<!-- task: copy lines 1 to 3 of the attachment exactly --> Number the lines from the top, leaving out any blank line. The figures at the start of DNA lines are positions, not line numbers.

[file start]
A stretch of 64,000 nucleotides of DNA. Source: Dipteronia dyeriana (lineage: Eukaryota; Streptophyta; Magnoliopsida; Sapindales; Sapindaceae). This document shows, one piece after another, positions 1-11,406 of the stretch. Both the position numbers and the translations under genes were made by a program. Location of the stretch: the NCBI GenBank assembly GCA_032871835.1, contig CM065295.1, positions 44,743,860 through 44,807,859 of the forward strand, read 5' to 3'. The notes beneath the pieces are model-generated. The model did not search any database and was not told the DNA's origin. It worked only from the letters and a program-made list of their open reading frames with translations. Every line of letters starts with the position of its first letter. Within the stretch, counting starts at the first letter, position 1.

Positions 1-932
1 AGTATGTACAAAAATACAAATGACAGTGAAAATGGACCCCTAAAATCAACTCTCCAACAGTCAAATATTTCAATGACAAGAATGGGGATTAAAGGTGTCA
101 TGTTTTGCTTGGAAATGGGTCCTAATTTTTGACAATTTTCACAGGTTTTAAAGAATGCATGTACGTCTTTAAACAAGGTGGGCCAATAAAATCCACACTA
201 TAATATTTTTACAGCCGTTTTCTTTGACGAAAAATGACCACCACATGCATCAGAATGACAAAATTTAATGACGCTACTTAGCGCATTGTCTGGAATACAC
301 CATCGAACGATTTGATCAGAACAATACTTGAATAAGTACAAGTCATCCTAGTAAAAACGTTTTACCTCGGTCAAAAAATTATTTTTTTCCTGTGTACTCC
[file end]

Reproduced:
A stretch of 64,000 nucleotides of DNA. Source: Dipteronia dyeriana (lineage: Eukaryota; Streptophyta; Magnoliopsida; Sapindales; Sapindaceae). This document shows, one piece after another, positions 1-11,406 of the stretch. Both the position numbers and the translations under genes were made by a program. Location of the stretch: the NCBI GenBank assembly GCA_032871835.1, contig CM065295.1, positions 44,743,860 through 44,807,859 of the forward strand, read 5' to 3'. The notes beneath the pieces are model-generated. The model did not search any database and was not told the DNA's origin. It worked only from the letters and a program-made list of their open reading frames with translations. Every line of letters starts with the position of its first letter. Within the stretch, counting starts at the first letter, position 1.

Positions 1-932
1 AGTATGTACAAAAATACAAATGACAGTGAAAATGGACCCCTAAAATCAACTCTCCAACAGTCAAATATTTCAATGACAAGAATGGGGATTAAAGGTGTCA